• High end Android rivalry heating up. Samsung has led the spec wars, but new smartphones from LG and Sony have leapfrogged the Galaxy S4, with better processors, screens and cameras. Meanwhile, GOOG’s Moto X eschews this one-upmanship with pedestrian “specs” but well-praised ergonomics, battery life, personalization and proprietary software features. With another round of new models due for 1Q14, price pressures appear on tap, with platform provider GOOG, increasingly dominant SoC vendor QCOM, and HW licensor ARMH the only obvious beneficiaries.
  • Red hot low-end smartphone makers all chose Android. Total smartphone unit growth of nearly 50% has been partly offset by a 9% YoY drop in ASP, as demand for sub-$250 devices in China, India and other developing markets explodes. This dynamic has shifted global market share from 1st-world leaders, like Apple, Samsung and HTC, toward emerging market rivals, like Lenovo, ZTE, Huawei, Xiaomi, MicroMax and Karbonn. ABI projects the low-end segment to rise from 29% of the global market today, to more than 46% in 2018, fuel for continued growth of these brands, which can be expected to flex their increasing clout by moving further upscale to challenge today’s market leaders in developed markets as well. This will add to the price pressures already starting to play on AAPL, Samsung, and others, while favoring GOOG’s Android ambitions.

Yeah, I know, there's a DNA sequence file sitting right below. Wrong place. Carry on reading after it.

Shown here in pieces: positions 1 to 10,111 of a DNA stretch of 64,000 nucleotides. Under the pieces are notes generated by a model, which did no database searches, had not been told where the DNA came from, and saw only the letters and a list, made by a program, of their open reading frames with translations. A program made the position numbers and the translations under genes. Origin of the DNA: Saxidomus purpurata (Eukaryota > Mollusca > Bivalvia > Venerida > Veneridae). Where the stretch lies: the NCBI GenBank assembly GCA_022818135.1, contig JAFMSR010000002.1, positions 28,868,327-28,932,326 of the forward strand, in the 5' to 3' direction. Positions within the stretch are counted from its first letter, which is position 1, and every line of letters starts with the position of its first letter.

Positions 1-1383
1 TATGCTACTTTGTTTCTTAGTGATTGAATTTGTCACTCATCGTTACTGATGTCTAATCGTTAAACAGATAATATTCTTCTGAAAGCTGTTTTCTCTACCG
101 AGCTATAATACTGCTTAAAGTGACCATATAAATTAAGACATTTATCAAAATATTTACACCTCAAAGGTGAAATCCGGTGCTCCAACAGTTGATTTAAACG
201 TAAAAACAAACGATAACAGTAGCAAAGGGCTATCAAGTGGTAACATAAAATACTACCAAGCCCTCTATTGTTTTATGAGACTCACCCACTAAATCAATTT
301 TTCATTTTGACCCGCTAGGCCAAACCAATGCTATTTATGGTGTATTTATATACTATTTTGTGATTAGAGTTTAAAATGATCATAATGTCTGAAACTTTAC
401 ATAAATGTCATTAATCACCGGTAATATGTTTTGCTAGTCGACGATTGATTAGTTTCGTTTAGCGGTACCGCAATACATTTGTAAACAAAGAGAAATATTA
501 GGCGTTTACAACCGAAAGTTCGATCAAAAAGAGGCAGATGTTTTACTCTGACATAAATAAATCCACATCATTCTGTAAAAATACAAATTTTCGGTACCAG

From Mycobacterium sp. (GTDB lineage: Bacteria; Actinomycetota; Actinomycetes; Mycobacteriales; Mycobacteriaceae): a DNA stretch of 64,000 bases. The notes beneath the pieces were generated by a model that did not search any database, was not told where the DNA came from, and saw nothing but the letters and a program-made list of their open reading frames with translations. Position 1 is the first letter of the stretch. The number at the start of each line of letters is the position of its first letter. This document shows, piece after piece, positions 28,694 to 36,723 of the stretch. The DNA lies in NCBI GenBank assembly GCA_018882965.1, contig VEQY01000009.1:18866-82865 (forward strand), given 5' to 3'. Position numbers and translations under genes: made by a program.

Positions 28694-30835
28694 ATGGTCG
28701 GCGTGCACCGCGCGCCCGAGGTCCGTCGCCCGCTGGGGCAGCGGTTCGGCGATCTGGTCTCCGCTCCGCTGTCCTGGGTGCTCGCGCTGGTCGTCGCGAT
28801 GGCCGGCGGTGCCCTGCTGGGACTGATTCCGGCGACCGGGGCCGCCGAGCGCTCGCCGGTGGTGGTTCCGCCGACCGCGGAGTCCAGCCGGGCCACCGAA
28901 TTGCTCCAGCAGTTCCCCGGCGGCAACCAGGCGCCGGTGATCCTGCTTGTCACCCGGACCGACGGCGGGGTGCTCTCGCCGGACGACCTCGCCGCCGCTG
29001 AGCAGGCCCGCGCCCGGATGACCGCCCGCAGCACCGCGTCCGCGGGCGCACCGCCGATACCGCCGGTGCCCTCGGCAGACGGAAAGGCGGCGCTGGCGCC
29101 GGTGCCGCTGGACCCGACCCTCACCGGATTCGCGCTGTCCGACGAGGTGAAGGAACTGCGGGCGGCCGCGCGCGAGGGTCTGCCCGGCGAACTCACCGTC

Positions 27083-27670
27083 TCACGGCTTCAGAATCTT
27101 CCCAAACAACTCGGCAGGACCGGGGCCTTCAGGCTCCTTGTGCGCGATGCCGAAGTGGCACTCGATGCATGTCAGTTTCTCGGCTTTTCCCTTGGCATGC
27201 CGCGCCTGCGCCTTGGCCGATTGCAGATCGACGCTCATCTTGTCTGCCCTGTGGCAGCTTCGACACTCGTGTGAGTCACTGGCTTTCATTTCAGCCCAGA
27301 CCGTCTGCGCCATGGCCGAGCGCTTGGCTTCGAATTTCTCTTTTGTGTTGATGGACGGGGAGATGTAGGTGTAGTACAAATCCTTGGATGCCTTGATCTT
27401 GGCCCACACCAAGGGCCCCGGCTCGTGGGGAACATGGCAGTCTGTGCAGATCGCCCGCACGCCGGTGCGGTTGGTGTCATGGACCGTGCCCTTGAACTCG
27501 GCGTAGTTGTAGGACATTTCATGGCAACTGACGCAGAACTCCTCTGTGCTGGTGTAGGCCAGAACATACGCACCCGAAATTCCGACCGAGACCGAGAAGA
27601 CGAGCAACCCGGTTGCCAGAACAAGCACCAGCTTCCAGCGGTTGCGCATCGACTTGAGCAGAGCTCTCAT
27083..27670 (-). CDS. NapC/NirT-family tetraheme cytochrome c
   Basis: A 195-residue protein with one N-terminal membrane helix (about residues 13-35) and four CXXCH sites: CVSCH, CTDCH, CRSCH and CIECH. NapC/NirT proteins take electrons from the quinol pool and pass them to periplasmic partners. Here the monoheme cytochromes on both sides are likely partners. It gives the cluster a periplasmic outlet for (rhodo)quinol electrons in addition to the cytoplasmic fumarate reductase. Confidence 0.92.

• MSFT forced to buy NOK while waiting for enterprise to go mobile. MSFT knows that mobile devices will eventually take over its bread-and-butter enterprise market, and it wants to be prepared. So, when NOK, Windows Phone’s only champion, threatened to go Android, management was forced to act. In the end, we expect MSFT’s phone-to-server Windows 8 strategy to pay off, but keeping the smartphone platform viable in the near term will be very expensive. Ultimately, we expect the clunker RT platform to merge into Windows Phone, leaving MSFT with 2 related platforms bridging from smartphones to cloud-based VMs, and for enterprise adoption of Windows 8 to improve its reception in the consumer market.
  • QCOM can more than hold its own vs. MediaTek and SPRD. We believe QCOM is consolidating its leadership in mobile silicon, positioning itself to deliver sustained growth and profitability. In the high-end, market share gains on superior new SoC offerings, tablet design wins, and adding RF to the addressable market should more than offset deceleration in the end market. At the low-end, QCOM’s scale and design integration excellence have it profitably winning business from its Asian rivals. Moreover, market concerns about LTE royalty rates are misplaced.